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‘Dilly’ a Rose City treasure

By Cathy Eastman Snider

Gayle L Miller  and I interviewed and wrote the story of Dilly several years ago, as a tribute to Dilly we would like to share that with you now.

Born July 9, 1921, Delores “Dilly” Craft Shore has made a lasting impression in Ogemaw County. Dilly was one of 14 children born to Urban and Alvina (Beck) Craft.

Dilly married James Shore on October 14, 1939. James was drafted into the service in April 4, 1944 leaving Dilly home with two small children. James and Dilly were living in Detroit at the time and Dilly came back to West Branch with the babies. James came home in 1946. Dilly and James then cut wood while working for Herb Resteiner and built the cozy house that Dilly still lives in.

About 1950, James became very ill with what ended up being MS. He was only 26 years old. James lived at home with Dilly and their four children. Dilly says “he lived so long because I kept him at home and cared for him. Dilly was working at Taylor Door and had to pay people to help her so she could work. Some people were good and honest, but others were not.

Every summer Dilly, James and the children would take a vacation. They went to every state in the Union. James was paralyzed up to his neck, he never moved a hand or arm for 25 years, but the family went on wonderful memorable vacations. When James passed away on April 7, 1989, he was 71 years of age. The VA at the time said he was that oldest MS patient they knew of. Dilly spent hours taking care of and loving her husband. Dilly said James never had any kind of bedsore and credits her care and Lysol, not the kind you clean with but the kind you get at the pharmacy. Every time she washed him, she would put a drop or two of Lysol in the water. She told us be sure not to use the kind you clean with.

Dilly started volunteering at Tolfree Hospital on June 15, 1989 a few months after James death. She worked at the hospital as a transporter, she ways “I take people out, I take paper work to all the departments. I love it!! “When Dilly was 90 years old, she was volunteer of the year. As of October 2013, Dilly had been there more than 24 years. Dilly is/was a member of the Sheriff’s Posse and could often be seen working all day at the fair and other events.

Dilly and James were blessed with five children, 20 grandchildren and 47 great grandchildren. Dilly is extremely proud of her family and pictures on the walls and tables in her home show that.

We asked Dilly about the Purple Gang because she grew up in Lupton this is the story. She told us: “I worked there! I’ll tell you how it all started. Mr. Gelfand, he was One Armed Mike: he was from the Purple Gang in Detroit. They figured Lupton was a good quiet place to hang out, so they built the building and it had the biggest dance floor.

After they built the big building on the end, they had to build another small building because they could not have liquor or beer. After about 5 years the state voted and passed a law that said they could have alcohol. So, the building on the back was used for the bands when they came up to play the Graceland. They were high classed bands from all over. So, after the new law they went ahead and made the Graceland a dine and dance.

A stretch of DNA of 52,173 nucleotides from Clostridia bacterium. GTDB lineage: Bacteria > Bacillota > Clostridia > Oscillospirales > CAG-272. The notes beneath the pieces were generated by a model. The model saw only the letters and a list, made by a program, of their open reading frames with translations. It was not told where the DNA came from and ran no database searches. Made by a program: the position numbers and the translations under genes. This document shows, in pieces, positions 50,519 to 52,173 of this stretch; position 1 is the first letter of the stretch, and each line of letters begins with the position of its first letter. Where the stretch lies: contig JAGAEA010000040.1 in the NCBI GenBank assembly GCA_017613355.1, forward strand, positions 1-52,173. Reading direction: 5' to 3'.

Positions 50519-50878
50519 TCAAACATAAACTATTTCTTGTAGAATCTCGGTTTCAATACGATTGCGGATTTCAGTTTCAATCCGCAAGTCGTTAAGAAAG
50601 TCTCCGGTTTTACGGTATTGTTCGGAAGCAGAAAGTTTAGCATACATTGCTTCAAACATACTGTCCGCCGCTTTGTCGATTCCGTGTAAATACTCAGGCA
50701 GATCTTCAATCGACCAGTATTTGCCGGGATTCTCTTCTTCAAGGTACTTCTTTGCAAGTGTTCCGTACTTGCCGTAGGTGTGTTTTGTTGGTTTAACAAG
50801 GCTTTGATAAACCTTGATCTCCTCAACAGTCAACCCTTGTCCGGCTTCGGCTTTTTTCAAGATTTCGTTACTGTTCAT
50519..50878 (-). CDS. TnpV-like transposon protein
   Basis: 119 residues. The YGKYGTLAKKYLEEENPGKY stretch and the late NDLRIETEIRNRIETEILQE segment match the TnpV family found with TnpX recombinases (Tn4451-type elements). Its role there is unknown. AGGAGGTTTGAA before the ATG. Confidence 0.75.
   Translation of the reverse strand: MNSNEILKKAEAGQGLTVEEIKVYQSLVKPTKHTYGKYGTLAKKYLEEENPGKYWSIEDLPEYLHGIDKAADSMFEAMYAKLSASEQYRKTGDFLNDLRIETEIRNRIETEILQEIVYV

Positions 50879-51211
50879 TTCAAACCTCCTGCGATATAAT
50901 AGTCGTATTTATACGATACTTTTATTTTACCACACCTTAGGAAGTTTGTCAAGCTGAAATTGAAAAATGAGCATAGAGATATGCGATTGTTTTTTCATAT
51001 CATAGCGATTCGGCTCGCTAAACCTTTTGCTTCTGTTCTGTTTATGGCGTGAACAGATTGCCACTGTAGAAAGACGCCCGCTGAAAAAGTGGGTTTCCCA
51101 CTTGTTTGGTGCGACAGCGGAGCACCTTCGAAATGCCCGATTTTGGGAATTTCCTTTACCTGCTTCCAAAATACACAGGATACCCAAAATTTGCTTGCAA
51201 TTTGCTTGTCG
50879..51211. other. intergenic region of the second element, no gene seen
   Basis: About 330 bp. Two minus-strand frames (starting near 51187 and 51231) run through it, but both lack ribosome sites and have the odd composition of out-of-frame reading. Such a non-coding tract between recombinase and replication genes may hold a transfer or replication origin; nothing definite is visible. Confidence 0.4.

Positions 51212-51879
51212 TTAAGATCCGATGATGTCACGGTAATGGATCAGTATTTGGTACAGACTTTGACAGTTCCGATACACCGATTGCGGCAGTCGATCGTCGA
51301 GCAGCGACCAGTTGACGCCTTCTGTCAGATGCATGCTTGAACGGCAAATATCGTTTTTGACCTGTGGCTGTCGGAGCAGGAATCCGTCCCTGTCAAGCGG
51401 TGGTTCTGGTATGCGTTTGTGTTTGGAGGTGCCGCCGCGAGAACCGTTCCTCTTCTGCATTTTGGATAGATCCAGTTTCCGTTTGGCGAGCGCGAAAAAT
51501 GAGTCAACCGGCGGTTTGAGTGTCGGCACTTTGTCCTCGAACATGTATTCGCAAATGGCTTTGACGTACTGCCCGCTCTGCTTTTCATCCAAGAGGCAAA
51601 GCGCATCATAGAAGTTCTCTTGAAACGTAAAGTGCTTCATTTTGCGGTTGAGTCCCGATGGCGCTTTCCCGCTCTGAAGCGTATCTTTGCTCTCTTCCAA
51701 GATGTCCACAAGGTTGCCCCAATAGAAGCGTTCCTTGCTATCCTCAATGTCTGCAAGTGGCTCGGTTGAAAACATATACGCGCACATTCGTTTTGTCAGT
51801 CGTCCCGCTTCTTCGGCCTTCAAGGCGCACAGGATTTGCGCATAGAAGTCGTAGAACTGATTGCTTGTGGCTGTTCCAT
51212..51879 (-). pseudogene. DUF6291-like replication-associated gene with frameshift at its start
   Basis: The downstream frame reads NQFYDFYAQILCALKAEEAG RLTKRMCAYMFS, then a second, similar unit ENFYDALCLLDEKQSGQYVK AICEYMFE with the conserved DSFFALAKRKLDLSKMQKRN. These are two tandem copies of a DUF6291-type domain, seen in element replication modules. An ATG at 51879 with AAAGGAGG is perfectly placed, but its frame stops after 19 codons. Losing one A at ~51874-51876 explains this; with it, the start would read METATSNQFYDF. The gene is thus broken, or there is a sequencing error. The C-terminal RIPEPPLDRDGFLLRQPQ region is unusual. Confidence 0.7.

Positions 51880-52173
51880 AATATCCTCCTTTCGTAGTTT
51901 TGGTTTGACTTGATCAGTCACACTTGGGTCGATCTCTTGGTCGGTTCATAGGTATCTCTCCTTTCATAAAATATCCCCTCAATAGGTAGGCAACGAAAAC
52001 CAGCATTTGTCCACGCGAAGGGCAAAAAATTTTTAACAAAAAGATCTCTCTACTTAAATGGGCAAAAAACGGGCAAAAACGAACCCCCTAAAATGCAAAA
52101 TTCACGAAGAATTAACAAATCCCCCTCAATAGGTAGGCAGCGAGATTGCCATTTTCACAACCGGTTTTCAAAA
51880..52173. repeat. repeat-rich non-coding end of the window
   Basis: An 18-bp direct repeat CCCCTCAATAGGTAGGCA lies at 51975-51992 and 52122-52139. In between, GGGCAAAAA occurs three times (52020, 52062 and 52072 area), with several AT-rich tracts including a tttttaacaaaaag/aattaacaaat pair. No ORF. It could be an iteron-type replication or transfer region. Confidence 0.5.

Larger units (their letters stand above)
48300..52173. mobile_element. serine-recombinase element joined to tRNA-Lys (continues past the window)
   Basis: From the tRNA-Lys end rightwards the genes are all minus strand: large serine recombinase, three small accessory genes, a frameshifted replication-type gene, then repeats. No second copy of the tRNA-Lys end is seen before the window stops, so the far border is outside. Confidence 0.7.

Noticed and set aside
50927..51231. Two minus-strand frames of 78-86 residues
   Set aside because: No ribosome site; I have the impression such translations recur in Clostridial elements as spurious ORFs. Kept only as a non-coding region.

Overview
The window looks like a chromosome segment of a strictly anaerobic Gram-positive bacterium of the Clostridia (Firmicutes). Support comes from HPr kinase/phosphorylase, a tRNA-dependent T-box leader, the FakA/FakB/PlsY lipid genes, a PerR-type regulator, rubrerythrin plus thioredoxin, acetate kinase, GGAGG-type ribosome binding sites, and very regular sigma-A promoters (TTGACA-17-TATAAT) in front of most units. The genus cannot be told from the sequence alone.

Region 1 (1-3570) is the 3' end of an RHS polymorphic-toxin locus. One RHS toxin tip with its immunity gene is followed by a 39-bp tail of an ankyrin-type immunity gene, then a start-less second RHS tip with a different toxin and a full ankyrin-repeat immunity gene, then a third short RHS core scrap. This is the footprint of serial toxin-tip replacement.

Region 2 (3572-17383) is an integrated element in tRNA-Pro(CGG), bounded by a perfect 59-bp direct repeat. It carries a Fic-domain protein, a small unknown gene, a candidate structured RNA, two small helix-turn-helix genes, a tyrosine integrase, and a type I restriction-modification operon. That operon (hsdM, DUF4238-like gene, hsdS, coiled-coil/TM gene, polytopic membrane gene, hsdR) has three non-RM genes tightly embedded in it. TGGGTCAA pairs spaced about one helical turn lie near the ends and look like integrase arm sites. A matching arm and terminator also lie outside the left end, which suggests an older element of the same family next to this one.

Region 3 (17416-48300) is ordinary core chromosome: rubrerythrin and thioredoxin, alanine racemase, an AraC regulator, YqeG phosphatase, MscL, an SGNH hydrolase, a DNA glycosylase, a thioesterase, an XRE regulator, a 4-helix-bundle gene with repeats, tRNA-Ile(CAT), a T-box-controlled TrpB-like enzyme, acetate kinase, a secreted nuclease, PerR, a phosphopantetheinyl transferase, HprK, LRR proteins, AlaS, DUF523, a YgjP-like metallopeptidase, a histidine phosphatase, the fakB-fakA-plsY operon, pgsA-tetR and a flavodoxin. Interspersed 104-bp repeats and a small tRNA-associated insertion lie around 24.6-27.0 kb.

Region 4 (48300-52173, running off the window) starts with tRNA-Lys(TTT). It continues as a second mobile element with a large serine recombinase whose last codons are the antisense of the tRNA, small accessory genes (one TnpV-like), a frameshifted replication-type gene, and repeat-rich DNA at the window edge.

I worked for Mike and Grace taking care of their little boy. They must have figured I was smart enough, so they had me selling dance tickets at the door. There was a big machine gun in the top of the Graceland even back when I worked there. (We figure about 1933, she was 12-13 years old.)

These guys came up to me at the door and one he said he wanted to buy the last ticket on the roll. I said he could not have the last ticket. The tickets were three for $.25 they had dancing every night and were packed every night. Back to the story, when he came back to the door later and I still told him he could not have the last ticket, he pulled a gun on me, in my face. Petrified, I was on a pedestal and had a buzzer for if I needed help.

I rung that buzzer and Mike Gelfand came running up with his gun and fired it one time at the ceiling. Everyone hit the floor. The lights went out. We had no power. The Graceland had a power plant run by several big motors out back and those guys giving me trouble had gone and blown it up. Someone called the police but by the time they got there everyone was gone”.

When asked more about the Graceland Dilly said, “The furniture was made of logs. It was heavy to move the tables and when I was cleaning, I would often find money tucked into the logs of the chairs. One time I found a $5 bill, but usually it was just a dollar. That was a lot of money back then and I never told Mike about it.”

After the Bar was put into the big building (Graceland) they also had wrestling, basketball, and other events. Dilly’s job at the time was to clean the floors. She had a big long “thing” filled with rocks and it had wool on the bottom. The rocks were for weight. She would pull it back and forth on the floor and the floors would shine.

When asked her favorite memory of the Graceland she said it was: THE MUSIC! The music was fantastic and that is where I learned to dance. The band boys used to say, “Come on Dilly” and she would dance. The only band name I remember was the Wagman Orchestra.

We really enjoyed our time spent with this charming, caring woman. She was so gracious, and we felt very honored to have been invited into her home. I just learned in February 2015, that Dilly is still volunteering at the West Branch Regional Medical Center.

Way to go Dilly!

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